So I finally have a chance to update my new blog, but I promise that updates will come much more frequently than this. My internet situation is very interesting, but I will get to that later. P.S. I’m going to use the word situation a lot because the Chinese word for situation (情况 qingkuang (pronounced “ching kwahng”) is really fun to say.
After my last post, I’ve been in Beijing for just about two days now. On the flight over, I fell asleep before takeoff and woke up with only four hours left in my flight. I watched one of my favorite movies, The Thin Red Line (check it out… it’s a really elegiac war movie), and landed. After the world’s smoothest landing, I was talking with my friend about the smooth landing and she mentioned that it was worth the wait. Apparently we had a two hour delay on the runway in San Francisco because the intercom was broken, but I slept through the whole thing.
When we arrived at the Beijing airport, I was immediately impressed by the sheer size of everything. Customs made fun of me for writing on my forms “Beida University”, instead of either just Beida or Beijing University. What I wrote is like the equivalent of saying “Stan Uni University.” But after my customs guy showed all of his co-workers my hilarious form, I went through with out problems.
The first thing that truly struck all of us was the pollution. Visibility is just over a mile even on the nicest days due to the pollution. The sun looks red, there is no blue sky… all of my pictures look like they were taken in a light fog, but it’s just the pollution. We all had a difficult time breathing; we all huffed and puffed our way around the cit. It already has been an eye-opening experience that is constantly reminding me why I’m studying Chinese and why I’m studying my environmental sciences major.
However, we got to our room and our room was pretty standard. It’s something between a hotel room and a dorm room. Instead of unpacking like a responsible 高才生 ( gao cai sheng – or best student/teacher’s pet), I met some of the other exchange students on our floor and went with them out to dinner with my friend (and roommate) Tomcat.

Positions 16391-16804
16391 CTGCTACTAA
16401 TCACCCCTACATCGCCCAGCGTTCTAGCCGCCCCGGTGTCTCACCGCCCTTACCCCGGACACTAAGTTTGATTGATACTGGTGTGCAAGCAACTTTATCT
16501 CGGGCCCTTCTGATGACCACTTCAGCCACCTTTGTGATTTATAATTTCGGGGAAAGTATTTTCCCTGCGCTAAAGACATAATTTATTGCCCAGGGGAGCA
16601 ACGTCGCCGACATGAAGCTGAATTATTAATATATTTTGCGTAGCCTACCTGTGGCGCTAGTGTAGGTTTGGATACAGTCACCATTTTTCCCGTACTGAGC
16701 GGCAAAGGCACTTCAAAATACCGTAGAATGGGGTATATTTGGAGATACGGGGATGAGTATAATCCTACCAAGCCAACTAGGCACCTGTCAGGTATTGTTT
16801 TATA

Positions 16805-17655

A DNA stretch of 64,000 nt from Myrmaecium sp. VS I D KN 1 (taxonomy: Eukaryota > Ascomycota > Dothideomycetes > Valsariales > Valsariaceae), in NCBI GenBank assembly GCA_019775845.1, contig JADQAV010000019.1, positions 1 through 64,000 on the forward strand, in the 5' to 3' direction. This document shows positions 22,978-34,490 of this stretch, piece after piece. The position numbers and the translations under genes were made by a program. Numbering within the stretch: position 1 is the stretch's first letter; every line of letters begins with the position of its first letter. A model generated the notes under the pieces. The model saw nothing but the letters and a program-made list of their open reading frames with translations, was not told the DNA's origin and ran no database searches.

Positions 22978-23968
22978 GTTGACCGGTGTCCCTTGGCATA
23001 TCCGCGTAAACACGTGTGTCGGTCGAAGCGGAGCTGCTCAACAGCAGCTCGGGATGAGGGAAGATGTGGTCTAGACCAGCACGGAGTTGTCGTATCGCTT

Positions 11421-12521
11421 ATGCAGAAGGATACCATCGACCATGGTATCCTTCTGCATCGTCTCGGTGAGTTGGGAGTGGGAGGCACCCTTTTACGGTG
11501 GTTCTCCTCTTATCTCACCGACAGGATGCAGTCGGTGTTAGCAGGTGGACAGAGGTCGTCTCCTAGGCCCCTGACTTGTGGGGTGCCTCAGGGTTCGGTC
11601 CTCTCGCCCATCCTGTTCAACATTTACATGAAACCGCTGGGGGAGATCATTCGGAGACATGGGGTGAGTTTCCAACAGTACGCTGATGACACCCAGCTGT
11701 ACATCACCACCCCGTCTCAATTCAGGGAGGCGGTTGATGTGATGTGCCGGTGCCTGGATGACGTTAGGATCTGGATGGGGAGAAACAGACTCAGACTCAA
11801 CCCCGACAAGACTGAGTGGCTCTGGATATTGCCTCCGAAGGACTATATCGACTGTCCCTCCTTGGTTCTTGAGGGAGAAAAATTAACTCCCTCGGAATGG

So along with 10 other kids from a different restaurant, we went to a 火锅饭馆儿 (huoguo fanguanr – or hotpot restaurant). Hopefully, I will figure out my camera and load pictures on to the interwebs, but a hotpot restaurant is a really nifty place. If any of you have ever been to a place called The Melting Pot – I know there’s one in Buffalo and I think there’s one in San Mateo? – but it’s pretty similar to that. The whole table orders a bunch of different meats, veggies, tofu, noodles, and what not while each indivdual person orders their own broth. Everyone gets their own broth on their own individual boiler. Once your broth is boiling, you take your (raw) meat and your (uncooked) veggies and put them into the broth to cook. It was really fun, very social and filling, and I had a great first meal in China.
The next day I woke up just in time to make the class trip to the Forbidden City (pictured above) and Tiananmen Square. On the bus, we learned the fun tidbit that there are 21 million people living in Beijing and 4 million of them are not originally from Beijing, so they speak a different dialect of Chinese. The dialect used in Beijing isn’t exactly the prettiest of dialects. They enjoy adding a lot of “r” sounds to the end of words. For example I used fanguanr early to mean restaurant – but anywhere outside of Beijing you would say fanguan.
The Forbidden City was definitely a very touristy location. There were many 白人 (bai ren or white people) and lots of other Asian tourists. However, the Palace itself was very beautiful. For hundreds of years, it was used as the home for the emperors of the last couple of dynasties. It has 9,999.5 rooms since that’s a lucky number, and that size shows. I was beat walking from one side of the Palace to the other. I wish I had my pedometer with me!
The Forbidden City reminded me a lot of the Alhambra in Spain, and was very ornate and beautiful. But Tiananmen Square was a little more surreal. After all of the events in 1989, it seemed very eerie to be at a place where such emotional events aren’t even recognized. If you don’t know what I’m talking about… go wikipedia Tiananmen or retake High School World history. Either way, it was very eerie with the giant picture of Mao Zedong and definitely a place worth seeing.
For the rest of the day, I wandered with my friends and went shopping. Our meals were less exciting, but I have a lot more to report in the coming days, so I’m saving some fun topics for later. But a quick preview involves diarrhea, the subway, and a power outage! 哎呀 Ai Ya!
Hit the comments with any questions! I’ll definitely get back to everyone the best I can.